Now there are calls for the popular comedian's recent special to be pulled down.
Chappelle's "Untitled" documentary was scheduled to premiere at the Hollywood Bowl Thursday night and the comedian was expected to appear.
Chappelle, one of the biggest comedians in the world, gets paid millions by Netflix to release exclusive comedy specials, including his sixth released earlier this week, "The Closer."
But Chappelle's comments about the transgender and LGBTQ+ communities have outraged many who are now calling for the special to be removed.
While talking about the trans community, Chappelle says "Gender is a fact" and shows support for "Harry Potter" author J.K. Rowling, who expressed anti-trans beliefs back in 2020.
Chappelle says he's "team TERF," which stands for trans-exclusionary radical feminist.
"Words have consequences and people with platforms like Mr. Chappelle's have a higher responsibility to be aware of that and to recognize that what they say leads to actions by others," said Drian Juarez, a trans activist based in Los Angeles.
GLAAD weighed in, tweeting:
"Dave Chappelle's brand has become synonymous with ridiculing trans people and other marginalized communities. Negative reviews and viewers loudly condemning his latest special is a message to the industry that audiences don't support platforming anti-LGBTQ diatribes. We agree."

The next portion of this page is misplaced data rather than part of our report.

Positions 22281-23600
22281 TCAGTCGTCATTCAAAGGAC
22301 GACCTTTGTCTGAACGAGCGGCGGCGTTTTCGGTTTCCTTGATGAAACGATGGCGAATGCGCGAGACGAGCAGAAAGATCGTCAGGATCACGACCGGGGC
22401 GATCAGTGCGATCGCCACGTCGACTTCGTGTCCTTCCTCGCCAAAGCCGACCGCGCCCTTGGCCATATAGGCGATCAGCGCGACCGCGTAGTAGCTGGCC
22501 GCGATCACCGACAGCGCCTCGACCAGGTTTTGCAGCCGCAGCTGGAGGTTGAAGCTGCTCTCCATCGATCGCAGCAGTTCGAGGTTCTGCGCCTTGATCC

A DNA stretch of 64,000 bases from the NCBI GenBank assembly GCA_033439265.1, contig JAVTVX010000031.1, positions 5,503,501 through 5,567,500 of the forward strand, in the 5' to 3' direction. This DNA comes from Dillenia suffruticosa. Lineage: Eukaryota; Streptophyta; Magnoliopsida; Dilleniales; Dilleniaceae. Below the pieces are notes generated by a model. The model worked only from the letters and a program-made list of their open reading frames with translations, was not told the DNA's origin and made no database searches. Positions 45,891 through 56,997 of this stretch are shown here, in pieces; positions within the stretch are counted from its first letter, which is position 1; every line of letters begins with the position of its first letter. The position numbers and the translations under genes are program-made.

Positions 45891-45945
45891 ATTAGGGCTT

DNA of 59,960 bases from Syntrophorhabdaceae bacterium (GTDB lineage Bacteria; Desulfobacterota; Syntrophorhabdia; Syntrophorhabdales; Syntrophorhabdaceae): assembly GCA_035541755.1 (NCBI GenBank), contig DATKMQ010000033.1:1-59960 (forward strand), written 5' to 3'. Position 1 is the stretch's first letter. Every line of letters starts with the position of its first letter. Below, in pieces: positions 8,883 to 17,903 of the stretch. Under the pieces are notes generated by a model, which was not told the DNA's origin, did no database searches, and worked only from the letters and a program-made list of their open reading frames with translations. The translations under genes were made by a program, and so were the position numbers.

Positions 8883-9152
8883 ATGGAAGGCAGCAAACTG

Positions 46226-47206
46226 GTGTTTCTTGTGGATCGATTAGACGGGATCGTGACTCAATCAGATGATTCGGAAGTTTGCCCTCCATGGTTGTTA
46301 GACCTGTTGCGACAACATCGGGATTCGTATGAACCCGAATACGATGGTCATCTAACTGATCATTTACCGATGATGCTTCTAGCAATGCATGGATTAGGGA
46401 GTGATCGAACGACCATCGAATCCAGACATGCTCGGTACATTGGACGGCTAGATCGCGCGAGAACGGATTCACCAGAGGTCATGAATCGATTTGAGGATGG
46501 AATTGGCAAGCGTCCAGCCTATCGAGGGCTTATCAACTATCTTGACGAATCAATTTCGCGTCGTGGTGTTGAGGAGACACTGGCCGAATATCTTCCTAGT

Jaclyn Moore, the executive producer of "Dear White People" on Netflix, says she won't work with the streaming giant as long as they "continue to put out and profit from blatantly and dangerously transphobic content."
Netflix continues to promote the Chappelle special, whose trailer warns what viewers should expect.
"Comedians have a responsibility to speak recklessly. Sometimes the funniest thing to say is mean. Remember, I'm not saying it to be mean. I'm saying it because it's funny," Chappelle narrates in one of the trailers for the Netflix special.
But Juarez isn't laughing and says Netflix and Chappelle's actions can lead to violence against the trans community.
"Trans people are just trying to live their lives. We're trying to get jobs. We're trying to get health care access," said Juarez. "We're trying to be able to go down the street and not be bothered and shows like this, rhetoric like this, really works to undo the peace that we're trying to have in our lives."
There has been no comment so far from Chappelle or Netflix.